YES Programs



Hidden Hobby becomes Published Poetry

Layal Leb April 2018

The YES program provides many students with an opportunity to try out new activities while in the U.S. Whether a sport, new cuisines, or a high school course, behind every YES student is a story about experiencing something new. For Layal, it was creative writing.

On April 14, 2018, Layal Issa (YES 2013-2014, Lebanon, hosted by AFS in Charlotte, NC) received first and second place after submitting two contemporary poetry pieces of her writings to Columbia College’s annual literary and art magazine The Criterion. Layal is currently completing her undergraduate degree with academic and Hope Fund scholarships at Columbia College in South Carolina. The Criterion holds the record for being the longest running women’s college literary and art magazine in the U.S.A.

At 12 years old, Layal developed a passion for reading fiction and poetry. She kept notebooks full of vocabulary to improve her English language and started dedicating time to writing as a therapeutic way to express her emotions and thoughts.

Although she had talent, Layal was too scared to share her writing pieces publicly. So for a few years, writing was only a secret hobby for her. This all changed when she went on the YES program. YES was a great opportunity for Layal to find a community where young adult writing was appreciated. It gave her the chance to enhance not just her English writing skills, but also to expand her work on topics and perspectives she would not have learned about otherwise.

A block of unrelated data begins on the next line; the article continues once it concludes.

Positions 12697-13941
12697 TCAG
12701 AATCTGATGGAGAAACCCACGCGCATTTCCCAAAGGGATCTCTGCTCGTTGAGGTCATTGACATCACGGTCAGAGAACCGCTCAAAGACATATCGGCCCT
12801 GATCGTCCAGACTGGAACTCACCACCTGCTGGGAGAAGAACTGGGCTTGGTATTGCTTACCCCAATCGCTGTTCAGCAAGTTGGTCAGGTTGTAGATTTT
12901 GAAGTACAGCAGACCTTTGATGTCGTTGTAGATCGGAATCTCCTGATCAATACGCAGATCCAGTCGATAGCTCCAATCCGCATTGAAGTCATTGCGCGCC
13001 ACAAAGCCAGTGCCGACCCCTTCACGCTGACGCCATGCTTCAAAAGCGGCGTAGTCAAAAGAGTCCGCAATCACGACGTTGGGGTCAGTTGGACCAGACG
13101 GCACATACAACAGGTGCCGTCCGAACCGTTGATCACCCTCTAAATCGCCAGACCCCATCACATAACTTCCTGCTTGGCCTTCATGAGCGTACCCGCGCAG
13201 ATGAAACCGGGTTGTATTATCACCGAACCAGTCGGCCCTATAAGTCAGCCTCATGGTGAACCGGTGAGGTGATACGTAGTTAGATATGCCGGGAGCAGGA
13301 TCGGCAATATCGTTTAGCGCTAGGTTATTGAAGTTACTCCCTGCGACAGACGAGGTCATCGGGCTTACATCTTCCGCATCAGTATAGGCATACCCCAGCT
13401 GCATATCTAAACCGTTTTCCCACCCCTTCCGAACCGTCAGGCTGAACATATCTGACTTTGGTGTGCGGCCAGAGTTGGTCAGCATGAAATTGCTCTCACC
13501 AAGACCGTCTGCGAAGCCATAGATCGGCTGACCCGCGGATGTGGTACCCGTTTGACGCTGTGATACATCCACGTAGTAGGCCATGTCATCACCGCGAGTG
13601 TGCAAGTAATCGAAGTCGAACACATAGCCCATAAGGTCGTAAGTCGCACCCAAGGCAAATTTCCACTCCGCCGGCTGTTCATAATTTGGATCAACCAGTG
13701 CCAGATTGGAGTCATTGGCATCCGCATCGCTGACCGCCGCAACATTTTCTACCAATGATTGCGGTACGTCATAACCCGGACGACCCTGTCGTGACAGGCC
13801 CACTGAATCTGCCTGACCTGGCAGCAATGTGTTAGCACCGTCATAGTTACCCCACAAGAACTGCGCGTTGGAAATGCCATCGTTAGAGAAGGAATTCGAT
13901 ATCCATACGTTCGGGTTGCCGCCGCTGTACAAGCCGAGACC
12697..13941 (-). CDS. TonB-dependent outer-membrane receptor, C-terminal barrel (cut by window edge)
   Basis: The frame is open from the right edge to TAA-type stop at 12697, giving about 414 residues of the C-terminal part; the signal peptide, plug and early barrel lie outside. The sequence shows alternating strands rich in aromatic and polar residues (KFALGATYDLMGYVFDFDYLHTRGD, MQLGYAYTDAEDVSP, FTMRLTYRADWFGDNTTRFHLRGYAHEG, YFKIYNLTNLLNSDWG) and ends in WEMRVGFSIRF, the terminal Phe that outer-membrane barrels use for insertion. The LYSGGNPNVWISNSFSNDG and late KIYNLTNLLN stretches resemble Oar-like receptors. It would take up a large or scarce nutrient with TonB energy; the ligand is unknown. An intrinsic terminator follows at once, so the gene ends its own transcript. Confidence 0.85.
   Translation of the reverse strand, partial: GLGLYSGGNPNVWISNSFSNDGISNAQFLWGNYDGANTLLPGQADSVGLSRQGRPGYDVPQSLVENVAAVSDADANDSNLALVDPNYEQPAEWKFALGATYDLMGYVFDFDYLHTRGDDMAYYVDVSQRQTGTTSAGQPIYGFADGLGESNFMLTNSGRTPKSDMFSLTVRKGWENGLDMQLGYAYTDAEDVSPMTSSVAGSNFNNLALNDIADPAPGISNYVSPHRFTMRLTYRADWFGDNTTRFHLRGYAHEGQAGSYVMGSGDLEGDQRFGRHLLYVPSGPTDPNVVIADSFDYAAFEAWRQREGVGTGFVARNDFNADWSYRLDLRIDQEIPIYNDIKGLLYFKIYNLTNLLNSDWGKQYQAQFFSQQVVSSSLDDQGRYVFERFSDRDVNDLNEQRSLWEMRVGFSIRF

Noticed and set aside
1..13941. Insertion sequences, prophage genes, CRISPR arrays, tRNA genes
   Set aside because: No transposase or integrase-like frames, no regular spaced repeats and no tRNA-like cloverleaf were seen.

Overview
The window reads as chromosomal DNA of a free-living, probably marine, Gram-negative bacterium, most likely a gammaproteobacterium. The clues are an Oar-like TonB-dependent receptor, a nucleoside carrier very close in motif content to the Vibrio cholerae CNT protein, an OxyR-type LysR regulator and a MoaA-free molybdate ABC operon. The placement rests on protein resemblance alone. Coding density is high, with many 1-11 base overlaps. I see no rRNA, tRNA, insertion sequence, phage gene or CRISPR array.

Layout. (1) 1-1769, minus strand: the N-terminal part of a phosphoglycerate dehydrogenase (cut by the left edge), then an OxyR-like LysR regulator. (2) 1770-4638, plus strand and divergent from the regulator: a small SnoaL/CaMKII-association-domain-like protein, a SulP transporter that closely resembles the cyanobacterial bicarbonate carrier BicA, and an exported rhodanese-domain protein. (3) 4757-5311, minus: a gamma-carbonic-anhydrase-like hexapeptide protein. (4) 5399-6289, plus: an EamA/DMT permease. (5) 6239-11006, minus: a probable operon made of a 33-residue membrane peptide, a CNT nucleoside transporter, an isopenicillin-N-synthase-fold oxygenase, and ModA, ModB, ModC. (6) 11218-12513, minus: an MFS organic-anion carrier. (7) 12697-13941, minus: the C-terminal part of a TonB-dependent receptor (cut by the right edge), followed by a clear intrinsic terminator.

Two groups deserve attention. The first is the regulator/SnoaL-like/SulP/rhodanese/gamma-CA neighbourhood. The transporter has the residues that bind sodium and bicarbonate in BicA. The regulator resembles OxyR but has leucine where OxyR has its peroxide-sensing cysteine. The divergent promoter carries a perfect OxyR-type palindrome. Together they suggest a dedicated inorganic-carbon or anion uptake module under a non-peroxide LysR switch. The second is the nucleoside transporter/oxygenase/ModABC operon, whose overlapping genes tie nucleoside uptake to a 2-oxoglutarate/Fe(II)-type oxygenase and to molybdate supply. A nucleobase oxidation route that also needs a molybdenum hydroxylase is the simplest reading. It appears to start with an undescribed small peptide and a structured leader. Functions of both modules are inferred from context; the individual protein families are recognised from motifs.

Layal shares, “My YES experience is always going to be one of the biggest reasons that I had the courage and confidence to finally share my pieces with my network of family and friends.”

Layal’s advice to her YES alumni peers is, “Never doubt yourself or think that you’re not good enough. I made that mistake and it held me back for a long time, but once I started believing in myself and my capabilities, I was able to achieve things I wouldn’t have achieved if I didn’t trust in myself.”

See for yourself! You can read one of Layal’s winning pieces, Candlelight Talk, here: